President Donald Trump said Thursday that Republican congressional leaders were "very much on board" with negotiations to protect so-called "Dreamers"— hundreds of thousands of young immigrants who were brought into the U.S. illegally — from deportation.
However, the president also vowed "there will be no amnesty" and pushed back against claims by Senate Minority Leader Chuck Schumer, D-N.Y., and House Minority Leader Nancy Pelosi, D-Calif., that a deal had been reached at a White House dinner Wednesday night.
"We're working on a plan subject to getting massive border controls. We're working on a plan for DACA (Deferred Action for Childhood Arrivals). People want to see that happen," Trump told reporters in Florida while surveying damage from Hurricane Irma. He added: "'I think we're fairly close but we have to get massive border security."
After Trump landed in Florida, he declared repeatedly, "If we don't have a wall, we're doing nothing."
Schumer and Pelosi issued a joint statement following the dinner announcing a broad agreement on immigration. On the Senate floor Thursday morning, Schumer insisted that both sides were in agreement and there was no dispute.
"If you listen to the president's comments this morning ... it is clear that what Leader Pelosi and I put out last night was exactly accurate," said Schumer. "We have reached an understanding on this issue. We have to work out details, and we can work together on a border security package with the White House and get DACA on the floor quickly."
Indeed, in the face of ferocious pushback from conservative lawmakers and media outlets including Breitbart, run by former Trump adviser Steve Bannon, the White House appeared focused more on shaping presentation of the agreement, than on denying it outright.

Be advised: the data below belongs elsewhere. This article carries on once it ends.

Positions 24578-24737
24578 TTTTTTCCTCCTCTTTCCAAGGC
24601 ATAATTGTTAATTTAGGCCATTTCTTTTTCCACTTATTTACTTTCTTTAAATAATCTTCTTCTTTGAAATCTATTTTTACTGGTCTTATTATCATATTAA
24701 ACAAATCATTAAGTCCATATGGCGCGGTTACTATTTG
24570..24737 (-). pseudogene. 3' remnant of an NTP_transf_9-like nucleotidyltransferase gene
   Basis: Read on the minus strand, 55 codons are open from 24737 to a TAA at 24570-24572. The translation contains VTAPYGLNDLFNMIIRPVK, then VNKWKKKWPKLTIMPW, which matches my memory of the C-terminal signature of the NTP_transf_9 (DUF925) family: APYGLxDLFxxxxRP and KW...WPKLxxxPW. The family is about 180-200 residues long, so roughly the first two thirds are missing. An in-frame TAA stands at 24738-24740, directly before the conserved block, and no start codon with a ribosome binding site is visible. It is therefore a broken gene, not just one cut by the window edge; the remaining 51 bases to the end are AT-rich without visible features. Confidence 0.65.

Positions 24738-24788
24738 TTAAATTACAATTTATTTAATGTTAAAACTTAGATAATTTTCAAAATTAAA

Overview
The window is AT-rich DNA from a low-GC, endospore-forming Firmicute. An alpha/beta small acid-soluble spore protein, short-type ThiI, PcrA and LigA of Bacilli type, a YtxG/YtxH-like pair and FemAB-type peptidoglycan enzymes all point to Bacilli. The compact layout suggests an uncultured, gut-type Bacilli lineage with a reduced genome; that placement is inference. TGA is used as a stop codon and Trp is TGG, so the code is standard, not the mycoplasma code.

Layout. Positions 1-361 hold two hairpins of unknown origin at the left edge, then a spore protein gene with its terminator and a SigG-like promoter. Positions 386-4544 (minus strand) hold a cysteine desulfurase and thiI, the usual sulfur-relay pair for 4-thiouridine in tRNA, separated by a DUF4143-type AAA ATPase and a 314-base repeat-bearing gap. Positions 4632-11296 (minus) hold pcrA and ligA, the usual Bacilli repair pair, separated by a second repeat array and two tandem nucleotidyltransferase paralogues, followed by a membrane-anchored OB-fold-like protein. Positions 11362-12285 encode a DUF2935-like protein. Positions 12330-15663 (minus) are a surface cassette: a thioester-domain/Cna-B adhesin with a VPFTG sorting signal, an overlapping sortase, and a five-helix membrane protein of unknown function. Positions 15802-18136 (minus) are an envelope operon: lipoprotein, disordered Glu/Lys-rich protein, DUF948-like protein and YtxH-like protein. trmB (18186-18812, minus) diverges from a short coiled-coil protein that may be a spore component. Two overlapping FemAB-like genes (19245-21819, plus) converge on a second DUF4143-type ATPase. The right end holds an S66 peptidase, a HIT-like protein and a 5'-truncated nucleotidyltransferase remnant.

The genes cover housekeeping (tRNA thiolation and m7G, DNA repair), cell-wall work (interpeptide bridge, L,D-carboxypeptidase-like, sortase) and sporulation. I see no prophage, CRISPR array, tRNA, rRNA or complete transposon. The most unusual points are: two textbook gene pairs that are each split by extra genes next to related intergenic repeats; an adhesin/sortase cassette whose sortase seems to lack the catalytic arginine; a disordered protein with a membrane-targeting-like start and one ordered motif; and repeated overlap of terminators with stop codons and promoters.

"By no means was any deal ever reached," White House spokeswoman Lindsay Walters told reporters aboard Air Force One as the president traveled to Florida. "This is something that Congress needs to work on."
But Breitbart was already labeling Trump "Amnesty Don."
"The Trump administration will not be discussing amnesty," Walters said. The president wants "a responsible path forward in immigration reform. That could include legal citizenship over a period of time. But absolutely by no means will this White House discuss amnesty," she said, although most conservatives would consider "legal citizenship over a period of time" to meet the definition of amnesty.
The House's foremost immigration hard-liner, Rep. Steve King, R-Iowa, addressed Trump over Twitter, writing that if the reports were true, "Trump base is blown up, destroyed, irreparable, and disillusioned beyond repair. No promise is credible."
Schumer and Pelosi said in a statement that the details on border security needed to be negotiated, that both sides agreed "the wall would not be any part of this agreement" and that Trump said he would pursue the wall later.
And soon after, Trump appeared to confirm that approach. "The wall will come later, we're right now renovating large sections of wall, massive sections, making it brand new," he told reporters before his Florida trip.
He also said Republican congressional leaders, House Speaker Paul Ryan, R-Wis., and Senate Majority Leader Mitch McConnell, R-Ky., favored his approach on the immigration program. "Ryan and McConnell agree with us on DACA," Trump said, adding that he had spoken to them by telephone.
Ryan, meanwhile, was adamant after speaking with Trump and White House Chief of Staff John Kelly that no agreement had been reached.
"The president wasn't negotiating a deal last night. The president was talking with Democratic leaders to get their perspectives," he told reporters on Capitol Hill.
Republicans in Congress, meanwhile, tried to make sense of the confusion.
"Slow down the trains, there's no agreement," said Rep. Dave Brat, R-Va., who warned" ''You can make a deal all you want, it's got to get past the House and the Senate."
In a series of tweets Thursday, Trump expressed empathy for the nearly 800,000 young people — many brought to the United States as toddlers or children — who were protected from deportation and given work permits under DACA.
"Does anybody really want to throw out good, educated and accomplished young people who have jobs, some serving in the military? Really!" he tweeted Thursday."
Trump announced last week that his administration was rescinding the program, but gave Congress six months to come up with a legislative fix.
The back-and-forth comes as the president has suddenly turned to Democrats to jump-start his legislative imperatives. Only days ago, Trump and the Democratic leaders agreed to back a three-month extension of the debt limit in order to speed hurricane assistance.
The Associated Press contributed to this report.